Funding could be allocated to all of the above aspects as well as materials (traps, sprays etc) for operational management. The suggested budget for the second tier fund is $80,000 to allow for several significant projects annually.

Council should invest some time into designing its funding programme so that the funding is allocated to effectively encourage landowners to participate in SNA protection activities, is assessed on the basis of the quality of the projects, and is not onerous to administer.

There are various ways to this including:

·      Applicants to consult Council’s Ecology / Horticultural Officer to ensure that SNA protection activities meet Council’s expectations such as a Property Management Plan

·      The protection of vegetation within the SNA covered by a legal covenant

·      Ecology / Horticultural Officer to assessing the sustainability of the project

·      Ecology / Horticultural Officer to monitor the SNA after the project has been completed

·      Council has a robust process to assess applications

·      Limit the maximum grant amount for each application

Applications would be received and assessed at key time(s) of the year so they can be compared to each other, enabling the funding to be proportionally allocated to the most beneficial or significant projects on a case by case basis. Council could open one or two rounds of applications annually. This would also reduce the administration resource required.

Typically Councils have limited funds available, so they should award the funding to the most beneficial or significant projects.  Some Councils assess applications as they come in.  This creates the risk that the annual available funding will be depleted and not available for a worthy project that materialises later in the financial year.  This is possibly not the best way efficiently allocate scarce funds.

Another way to do this is to have specific dates at all applications are received and assessed.  This is efficient because applications can be compared to each other, enabling the funding to be proportionally allocated on the basis of the quality of the applications.  Council could open one or two rounds of applications annually.  This would also reduce the administration resource required.

Many Councils that offer funding have designed forms to collect information about the applicant, the property and the proposed work or project.  This process is usually administered by the Planning teams or Ecology officers.  Hutt City Council runs very lean teams, so this process needs to be very efficient.  This can be facilitated with online forms and a structured assessment system.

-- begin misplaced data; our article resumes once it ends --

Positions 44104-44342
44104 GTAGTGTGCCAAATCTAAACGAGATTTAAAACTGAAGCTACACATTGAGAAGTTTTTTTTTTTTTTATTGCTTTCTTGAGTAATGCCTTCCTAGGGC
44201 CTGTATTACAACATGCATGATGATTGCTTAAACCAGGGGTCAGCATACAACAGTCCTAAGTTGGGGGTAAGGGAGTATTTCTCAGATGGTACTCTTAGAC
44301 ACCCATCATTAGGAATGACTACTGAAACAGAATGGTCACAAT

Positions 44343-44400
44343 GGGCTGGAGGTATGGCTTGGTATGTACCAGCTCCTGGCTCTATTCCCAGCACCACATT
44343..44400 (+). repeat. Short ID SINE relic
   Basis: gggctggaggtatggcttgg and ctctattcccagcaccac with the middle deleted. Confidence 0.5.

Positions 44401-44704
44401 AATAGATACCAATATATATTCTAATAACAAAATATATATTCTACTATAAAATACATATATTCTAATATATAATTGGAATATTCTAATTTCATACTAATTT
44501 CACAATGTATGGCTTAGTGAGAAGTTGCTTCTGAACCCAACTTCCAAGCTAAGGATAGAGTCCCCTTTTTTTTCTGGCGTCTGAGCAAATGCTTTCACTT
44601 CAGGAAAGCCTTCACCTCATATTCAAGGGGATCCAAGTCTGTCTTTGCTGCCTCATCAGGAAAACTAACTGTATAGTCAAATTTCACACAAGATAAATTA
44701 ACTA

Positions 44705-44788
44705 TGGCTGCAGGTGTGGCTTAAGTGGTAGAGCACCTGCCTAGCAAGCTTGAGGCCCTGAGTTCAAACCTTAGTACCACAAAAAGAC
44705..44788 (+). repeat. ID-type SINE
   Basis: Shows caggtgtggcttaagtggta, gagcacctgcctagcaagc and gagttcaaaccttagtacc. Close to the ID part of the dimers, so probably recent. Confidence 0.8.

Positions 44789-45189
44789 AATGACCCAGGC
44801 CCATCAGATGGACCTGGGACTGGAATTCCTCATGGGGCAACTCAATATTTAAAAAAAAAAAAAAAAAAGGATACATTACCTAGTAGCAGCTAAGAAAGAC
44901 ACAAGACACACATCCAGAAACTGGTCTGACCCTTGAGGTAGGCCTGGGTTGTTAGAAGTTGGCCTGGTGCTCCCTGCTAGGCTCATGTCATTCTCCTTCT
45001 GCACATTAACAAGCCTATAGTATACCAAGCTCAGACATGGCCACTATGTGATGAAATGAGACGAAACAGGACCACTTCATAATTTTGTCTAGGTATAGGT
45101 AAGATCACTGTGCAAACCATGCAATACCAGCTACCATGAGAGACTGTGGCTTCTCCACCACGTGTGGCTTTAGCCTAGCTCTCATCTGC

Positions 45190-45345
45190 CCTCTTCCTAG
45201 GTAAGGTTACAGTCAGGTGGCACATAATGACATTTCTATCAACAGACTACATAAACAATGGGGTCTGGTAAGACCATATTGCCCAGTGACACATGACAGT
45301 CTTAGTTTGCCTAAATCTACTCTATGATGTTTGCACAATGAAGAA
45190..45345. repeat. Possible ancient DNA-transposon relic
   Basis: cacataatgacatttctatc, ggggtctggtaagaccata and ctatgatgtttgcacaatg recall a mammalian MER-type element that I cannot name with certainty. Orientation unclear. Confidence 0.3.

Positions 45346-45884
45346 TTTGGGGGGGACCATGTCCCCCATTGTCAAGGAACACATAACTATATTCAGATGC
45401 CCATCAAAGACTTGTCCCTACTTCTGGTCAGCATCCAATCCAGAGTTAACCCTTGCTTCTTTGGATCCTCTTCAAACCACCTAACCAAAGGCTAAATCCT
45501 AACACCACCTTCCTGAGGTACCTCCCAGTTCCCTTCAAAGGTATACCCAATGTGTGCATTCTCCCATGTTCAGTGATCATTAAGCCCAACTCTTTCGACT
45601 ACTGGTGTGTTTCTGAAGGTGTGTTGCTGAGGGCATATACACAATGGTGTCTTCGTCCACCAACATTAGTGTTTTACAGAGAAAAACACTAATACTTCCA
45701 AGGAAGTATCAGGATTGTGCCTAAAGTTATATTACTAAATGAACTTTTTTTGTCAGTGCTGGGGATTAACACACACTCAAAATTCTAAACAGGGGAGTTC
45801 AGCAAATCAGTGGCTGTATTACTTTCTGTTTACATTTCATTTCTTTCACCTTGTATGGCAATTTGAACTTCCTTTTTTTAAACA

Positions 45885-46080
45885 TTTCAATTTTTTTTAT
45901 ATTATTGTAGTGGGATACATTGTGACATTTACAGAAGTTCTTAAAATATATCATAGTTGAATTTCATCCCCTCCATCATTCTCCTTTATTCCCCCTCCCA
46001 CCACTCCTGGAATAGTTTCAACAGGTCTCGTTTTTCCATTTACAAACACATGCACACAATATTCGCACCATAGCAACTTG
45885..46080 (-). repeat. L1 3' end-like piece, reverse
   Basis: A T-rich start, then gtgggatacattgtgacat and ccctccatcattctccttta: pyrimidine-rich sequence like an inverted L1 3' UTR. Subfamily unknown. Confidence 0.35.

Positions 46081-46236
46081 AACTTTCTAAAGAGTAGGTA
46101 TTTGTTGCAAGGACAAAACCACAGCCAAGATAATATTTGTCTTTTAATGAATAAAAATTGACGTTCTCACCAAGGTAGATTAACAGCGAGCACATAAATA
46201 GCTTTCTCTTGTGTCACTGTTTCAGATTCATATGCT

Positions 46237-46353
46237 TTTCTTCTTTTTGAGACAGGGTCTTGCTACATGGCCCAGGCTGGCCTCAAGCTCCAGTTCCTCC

This has been an effective tool for other Councils. 


This report recommends the assistance package set out in the table below.

Support Measure

Annual Budget

(additional to existing)

Information, Promotion, Engagement and Advice


Rates rebates for land protected in perpetuity by legal instrument on Record of Title


Land use consent assistance including ecological assessments and consent fee remission



(small grants for traps, sprays, trees)



(large grants for covenants, ecological assessments, management plans)





The Ecological /Horticulture Officer will present an annual report to the Policy and Regulatory Committee summarising the support measures allocated, the results achieved and any recommended changes to the support package.

7.      Consultation

This report has benefited from the advice and experience of the following organisations:

·      Hamilton City Council

·      Timaru District Council

·      Marlborough District Council

·      New Plymouth District Council

·      Environment Canterbury

·      Ministry for the Environment

The support package preferred by Council should be consulted on informally with SNA landowners then more formally with landowners and the wider community.

8.      Legal Considerations

There are no legal considerations necessary for this report.

9.      Financial Considerations

The financial implications are set out earlier in this report.